5 Truly Vietnamese Coffee Drinks to Try in Hanoi

It was the French that brought coffee and coffee culture to Vietnam, but the Vietnamese have found ways to make it well and truly their own. The country is known for its strong robusta coffee, a bitter and intense coffee variant that most locals temper with the taste of sweetened condensed milk in a drink called cà phê nau in the north and cà phê sữa in the south.

Indeed, Vietnam has become a mecca of sorts for people who love their cup o’ joe, but the country has so much more to offer by way of coffee drinks. If you love coffee in all its forms, a visit to its coffee capital of Hanoi on a combo tour package with Traveloka should prove both meaningful and enjoyable. Book one today by visiting https://www.traveloka.com/vi-vn/packages/vietnam/region/ha-noi-city-10009843 and read on for some of the best Vietnamese variations on your favorite beverage.

Cà Phê Sữa Đá (Iced Milk Coffee)

Iced drinks are prevalent in Vietnam, where the climate is somewhere between sultry and temperate. The most popular coffee-based beverage in the country is cà phê sữa đá (known as cà phê nâu đá in the north), where Vietnamese-grown coffee meets sweetened condensed milk, ice, and water. This is also the basis for many other Vietnamese coffee drinks.

Why condensed milk? In the old days, fresh milk was hard to come by in Vietnam. The dairy farming industry was only just getting started, and access was restricted to those who could pay for the privilege. Additionally, condensed milk can be stored for a long time without spoiling, which used to be an advantage in a hot and humid country. It also was—and still is—the perfect counterbalance to the extremely dark and strong robusta coffee and the way it’s preferred by many Vietnamese: coarsely ground and filtered through a phin or a French drip. The result is extremely concentrated and almost impossible to drink without sweetening. Vietnamese iced milk coffee is sold everywhere, from the major cities to the coastal towns. Just nip into any establishment that sells coffee, and it should be the first listed item on the menu.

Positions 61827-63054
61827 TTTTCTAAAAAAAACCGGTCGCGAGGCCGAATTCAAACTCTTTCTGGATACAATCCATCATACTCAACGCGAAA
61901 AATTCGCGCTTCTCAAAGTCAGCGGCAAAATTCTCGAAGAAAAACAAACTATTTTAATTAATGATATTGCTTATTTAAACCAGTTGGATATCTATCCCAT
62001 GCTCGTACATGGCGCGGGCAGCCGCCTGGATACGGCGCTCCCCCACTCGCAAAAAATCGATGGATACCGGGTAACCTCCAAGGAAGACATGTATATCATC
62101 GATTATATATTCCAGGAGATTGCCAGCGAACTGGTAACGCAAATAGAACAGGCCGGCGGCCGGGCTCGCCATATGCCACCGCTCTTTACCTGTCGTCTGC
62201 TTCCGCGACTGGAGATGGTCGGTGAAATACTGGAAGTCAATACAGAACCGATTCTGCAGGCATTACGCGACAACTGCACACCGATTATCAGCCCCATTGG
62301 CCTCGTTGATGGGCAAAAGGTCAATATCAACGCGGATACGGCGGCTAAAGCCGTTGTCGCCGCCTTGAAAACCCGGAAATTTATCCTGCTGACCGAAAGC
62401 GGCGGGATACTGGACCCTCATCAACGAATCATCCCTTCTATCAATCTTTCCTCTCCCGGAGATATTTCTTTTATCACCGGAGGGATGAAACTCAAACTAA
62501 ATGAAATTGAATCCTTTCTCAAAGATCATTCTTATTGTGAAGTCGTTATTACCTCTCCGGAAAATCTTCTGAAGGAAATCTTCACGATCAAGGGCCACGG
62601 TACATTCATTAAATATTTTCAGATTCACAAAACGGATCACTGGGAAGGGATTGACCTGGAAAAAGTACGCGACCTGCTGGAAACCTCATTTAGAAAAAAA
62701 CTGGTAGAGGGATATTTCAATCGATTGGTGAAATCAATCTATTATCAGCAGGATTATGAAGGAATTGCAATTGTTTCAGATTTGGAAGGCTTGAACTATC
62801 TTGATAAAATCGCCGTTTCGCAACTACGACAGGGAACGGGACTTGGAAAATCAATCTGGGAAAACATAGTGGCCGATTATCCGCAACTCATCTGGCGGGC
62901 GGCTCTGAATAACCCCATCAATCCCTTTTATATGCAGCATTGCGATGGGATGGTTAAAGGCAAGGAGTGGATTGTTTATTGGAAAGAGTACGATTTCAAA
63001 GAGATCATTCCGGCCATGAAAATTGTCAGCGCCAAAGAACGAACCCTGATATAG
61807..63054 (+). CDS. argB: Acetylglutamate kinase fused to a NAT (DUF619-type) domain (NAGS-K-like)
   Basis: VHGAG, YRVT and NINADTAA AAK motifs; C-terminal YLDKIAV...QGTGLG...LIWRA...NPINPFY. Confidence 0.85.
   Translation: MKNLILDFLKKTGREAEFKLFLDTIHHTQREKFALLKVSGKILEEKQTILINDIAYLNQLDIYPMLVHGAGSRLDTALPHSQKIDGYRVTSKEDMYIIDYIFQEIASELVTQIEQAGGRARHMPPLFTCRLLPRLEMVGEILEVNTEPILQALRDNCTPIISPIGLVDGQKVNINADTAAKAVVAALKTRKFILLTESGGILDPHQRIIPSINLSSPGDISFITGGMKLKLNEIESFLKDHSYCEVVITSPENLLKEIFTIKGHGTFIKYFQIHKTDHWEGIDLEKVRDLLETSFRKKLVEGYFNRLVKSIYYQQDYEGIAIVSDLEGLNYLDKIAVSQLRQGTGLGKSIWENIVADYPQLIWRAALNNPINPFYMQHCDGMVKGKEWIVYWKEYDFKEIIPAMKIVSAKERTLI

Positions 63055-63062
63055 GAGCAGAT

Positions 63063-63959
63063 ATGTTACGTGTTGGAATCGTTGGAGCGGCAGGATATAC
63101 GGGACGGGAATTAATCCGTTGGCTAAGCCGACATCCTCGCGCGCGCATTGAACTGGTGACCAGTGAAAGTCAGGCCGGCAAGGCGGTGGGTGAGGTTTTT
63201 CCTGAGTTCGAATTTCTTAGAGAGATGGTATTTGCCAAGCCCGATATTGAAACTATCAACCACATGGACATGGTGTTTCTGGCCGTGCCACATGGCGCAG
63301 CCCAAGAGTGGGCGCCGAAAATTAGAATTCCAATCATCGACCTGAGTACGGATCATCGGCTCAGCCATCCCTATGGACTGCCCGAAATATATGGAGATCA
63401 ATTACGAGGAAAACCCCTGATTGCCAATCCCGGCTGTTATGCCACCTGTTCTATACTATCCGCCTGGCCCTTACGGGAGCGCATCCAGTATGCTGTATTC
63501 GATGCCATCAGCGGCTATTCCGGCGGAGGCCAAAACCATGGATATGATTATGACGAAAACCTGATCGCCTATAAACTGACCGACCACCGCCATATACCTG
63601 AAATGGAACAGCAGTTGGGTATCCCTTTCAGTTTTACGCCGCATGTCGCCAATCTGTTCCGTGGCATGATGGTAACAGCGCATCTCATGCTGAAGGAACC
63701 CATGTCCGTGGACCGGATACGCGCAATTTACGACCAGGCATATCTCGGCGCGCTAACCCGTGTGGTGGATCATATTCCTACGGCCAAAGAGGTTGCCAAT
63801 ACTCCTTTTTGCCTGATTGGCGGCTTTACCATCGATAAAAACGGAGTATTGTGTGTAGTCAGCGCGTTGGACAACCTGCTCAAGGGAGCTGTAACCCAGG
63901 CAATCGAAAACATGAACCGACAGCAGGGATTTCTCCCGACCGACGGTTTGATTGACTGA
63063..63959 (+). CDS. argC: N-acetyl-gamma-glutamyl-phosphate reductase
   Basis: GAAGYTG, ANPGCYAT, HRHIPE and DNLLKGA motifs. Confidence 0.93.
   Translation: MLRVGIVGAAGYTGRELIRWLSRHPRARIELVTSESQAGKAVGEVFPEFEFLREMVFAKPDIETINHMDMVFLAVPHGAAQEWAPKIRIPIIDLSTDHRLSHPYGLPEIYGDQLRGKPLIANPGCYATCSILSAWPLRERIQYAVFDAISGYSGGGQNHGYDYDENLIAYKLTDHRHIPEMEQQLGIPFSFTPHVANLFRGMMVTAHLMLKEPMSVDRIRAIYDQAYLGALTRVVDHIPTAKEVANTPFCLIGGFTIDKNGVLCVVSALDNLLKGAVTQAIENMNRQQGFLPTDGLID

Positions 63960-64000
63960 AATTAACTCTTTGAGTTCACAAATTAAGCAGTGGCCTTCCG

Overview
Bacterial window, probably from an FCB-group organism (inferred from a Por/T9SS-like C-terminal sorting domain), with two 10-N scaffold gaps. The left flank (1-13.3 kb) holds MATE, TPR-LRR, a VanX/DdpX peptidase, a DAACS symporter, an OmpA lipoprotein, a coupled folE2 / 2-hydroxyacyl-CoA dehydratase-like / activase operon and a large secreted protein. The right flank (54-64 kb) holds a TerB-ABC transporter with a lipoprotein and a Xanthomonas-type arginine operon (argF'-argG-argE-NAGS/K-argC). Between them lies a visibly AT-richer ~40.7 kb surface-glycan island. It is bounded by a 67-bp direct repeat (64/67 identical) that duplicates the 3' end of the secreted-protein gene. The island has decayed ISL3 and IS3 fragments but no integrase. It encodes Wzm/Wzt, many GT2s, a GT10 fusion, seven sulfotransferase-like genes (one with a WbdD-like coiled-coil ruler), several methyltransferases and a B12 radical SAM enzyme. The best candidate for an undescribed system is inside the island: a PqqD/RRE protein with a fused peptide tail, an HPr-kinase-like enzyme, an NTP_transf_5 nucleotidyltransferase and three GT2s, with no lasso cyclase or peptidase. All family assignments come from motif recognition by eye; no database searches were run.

Cà Phê Trứng (Egg Coffee)

Cà phê trứng is a uniquely Hanoian specialty, an improvised concoction borne out of necessity in 1946, during the Anti-French Resistance War. Hard times brought on a milk shortage in the city, which forced a bartender named Nguyen Van Giang to devise an innovative solution to continue serving his regulars at the Sofitel Legend Metropole Hotel. He added whisked chicken egg yolks as a milk replacement, and it proved enough of a hit that the drink continues to be served all over the city even today, long after the end of the war.

Modern cà phê trứng has come a long way from its frugal origins. Robusta coffee is topped with whisked eggs, sugar, and condensed milk to create a beverage that is closer to a sip-worthy indulgent dessert reminiscent of custard or Italian tiramisu. Certain establishments even go as far as to serve cà phê trứng with other creamy ingredients such as cheese and butter, further upping the “dessert” factor. In Hanoi, it is said that this coffee is made best at the Giang Café, which is owned by the family of its inventor.

Cà Phê Dừa (Coconut Coffee)